The Mousetrap is the world’s longest running stage show. A murder mystery written by Agatha Christie, queen of the whodunit, it opened in the West End in 1952 and has been in situ ever since. For 65 years, audiences have famously been asked not to give away its big, final twist – the identity of the killer – and for 65 years, they’ve kept their end of the bargain.
Adapted from a short radio play called Three Blind Mice, The Mousetrap opens with a murder in the dark: Maureen Lyon. Her death is relayed on the wireless to Monkswell Manor, a grand old English estate converted into a guesthouse by an upbeat young couple Mollie and Giles Ralston.
Amongst their guests, who arrive one by one as the play begins, are Christopher Wren, a testy and untrustworthy young man, as well as the elderly Major Metcalfe and the morose Mrs Boyle, who is forever complaining about something or other. Finally, the tomboyish Miss Casewell books herself in, before an unexpected guest arrives without warning: Mr Paravinci. He claims to have left his baggage in his car, and his car on the roadside, stuck in a snowdrift. The snowstorm will mean, of course, that the guests remain trapped at Monkswell Manor with only each other for company – and, according to news reports, a murderer on the loose.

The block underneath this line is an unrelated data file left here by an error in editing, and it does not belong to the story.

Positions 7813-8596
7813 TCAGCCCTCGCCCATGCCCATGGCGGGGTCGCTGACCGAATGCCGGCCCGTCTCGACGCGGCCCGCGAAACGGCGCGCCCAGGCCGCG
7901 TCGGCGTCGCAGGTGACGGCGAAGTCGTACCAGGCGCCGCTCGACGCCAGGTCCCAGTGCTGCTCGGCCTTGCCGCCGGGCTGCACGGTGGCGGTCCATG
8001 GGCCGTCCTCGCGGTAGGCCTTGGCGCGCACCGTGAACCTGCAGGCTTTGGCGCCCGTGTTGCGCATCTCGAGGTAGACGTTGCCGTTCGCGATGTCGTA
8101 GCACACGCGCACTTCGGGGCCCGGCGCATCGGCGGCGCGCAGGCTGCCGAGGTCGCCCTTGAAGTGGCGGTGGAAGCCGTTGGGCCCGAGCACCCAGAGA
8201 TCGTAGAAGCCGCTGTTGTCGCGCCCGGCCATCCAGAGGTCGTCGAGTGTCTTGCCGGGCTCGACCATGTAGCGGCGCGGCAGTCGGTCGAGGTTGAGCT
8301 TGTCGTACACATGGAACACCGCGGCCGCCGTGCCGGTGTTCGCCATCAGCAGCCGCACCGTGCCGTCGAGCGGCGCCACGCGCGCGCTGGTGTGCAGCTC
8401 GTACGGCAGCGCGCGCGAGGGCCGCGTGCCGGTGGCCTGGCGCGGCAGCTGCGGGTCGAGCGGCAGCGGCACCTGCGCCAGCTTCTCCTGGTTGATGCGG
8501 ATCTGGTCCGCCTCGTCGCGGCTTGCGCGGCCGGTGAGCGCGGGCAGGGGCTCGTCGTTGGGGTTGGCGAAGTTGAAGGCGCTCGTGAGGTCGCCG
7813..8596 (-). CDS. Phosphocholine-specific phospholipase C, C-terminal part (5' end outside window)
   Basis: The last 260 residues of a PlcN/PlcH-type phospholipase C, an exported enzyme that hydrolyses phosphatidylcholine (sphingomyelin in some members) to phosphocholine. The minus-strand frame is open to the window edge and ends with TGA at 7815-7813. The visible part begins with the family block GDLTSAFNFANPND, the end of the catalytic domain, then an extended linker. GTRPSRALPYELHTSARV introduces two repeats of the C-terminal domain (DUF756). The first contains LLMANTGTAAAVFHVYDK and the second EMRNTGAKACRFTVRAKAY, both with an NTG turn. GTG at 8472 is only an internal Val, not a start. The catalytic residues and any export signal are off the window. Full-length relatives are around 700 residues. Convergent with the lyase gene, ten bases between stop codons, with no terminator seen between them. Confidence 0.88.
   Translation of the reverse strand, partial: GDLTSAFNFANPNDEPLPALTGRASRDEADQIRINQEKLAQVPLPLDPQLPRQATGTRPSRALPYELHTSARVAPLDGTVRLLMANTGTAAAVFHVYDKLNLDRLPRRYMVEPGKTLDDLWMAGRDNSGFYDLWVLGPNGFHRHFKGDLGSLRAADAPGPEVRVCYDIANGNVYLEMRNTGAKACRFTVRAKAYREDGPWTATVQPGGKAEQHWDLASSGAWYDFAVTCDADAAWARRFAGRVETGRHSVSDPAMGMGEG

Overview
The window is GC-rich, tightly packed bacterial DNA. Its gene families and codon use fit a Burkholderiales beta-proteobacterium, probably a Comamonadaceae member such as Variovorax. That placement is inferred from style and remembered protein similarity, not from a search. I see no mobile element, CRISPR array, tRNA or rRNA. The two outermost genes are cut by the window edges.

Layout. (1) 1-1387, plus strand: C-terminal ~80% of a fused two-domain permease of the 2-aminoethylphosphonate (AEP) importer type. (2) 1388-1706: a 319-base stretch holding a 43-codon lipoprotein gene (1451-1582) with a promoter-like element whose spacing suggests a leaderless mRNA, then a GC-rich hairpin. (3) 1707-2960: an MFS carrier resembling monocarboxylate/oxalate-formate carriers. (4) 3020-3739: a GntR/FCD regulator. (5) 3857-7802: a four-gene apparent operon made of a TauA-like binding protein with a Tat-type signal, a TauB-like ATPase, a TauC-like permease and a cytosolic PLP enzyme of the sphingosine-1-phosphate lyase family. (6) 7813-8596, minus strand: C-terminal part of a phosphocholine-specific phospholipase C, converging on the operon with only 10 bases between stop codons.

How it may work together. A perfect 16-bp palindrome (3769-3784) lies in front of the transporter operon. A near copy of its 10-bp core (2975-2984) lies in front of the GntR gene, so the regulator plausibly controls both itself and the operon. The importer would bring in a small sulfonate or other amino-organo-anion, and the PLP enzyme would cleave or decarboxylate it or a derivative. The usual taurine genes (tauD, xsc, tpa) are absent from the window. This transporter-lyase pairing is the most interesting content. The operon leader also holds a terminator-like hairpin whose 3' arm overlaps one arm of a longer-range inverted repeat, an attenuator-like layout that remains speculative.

That’s why the police turn up: one Sergeant Trotter investigating the Lyon case. Having served a sentence for abusing her three foster children, she’d just been released from prison. It’s assumed that one of them was the guilty party, but a notebook at the scene contained the words Monkswell Manor and ‘Three Blind Mice.’ The guests, all of whom swear they have no connection to the case, might be in danger.
Sure enough, Mrs Boyle is soon found dead. She had been the magistrate who delivered the children into Maureen Lyon’s care and, with the phone line cut and the guests snowed in, Trotter finds himself investigating a second murder and warning that a third might follow. He orders everyone to retrace their steps and re-enact their movements – and, as the guests follow his lead, the truth starts to emerge. Whodunit? There’s no guessing – even after 65 years.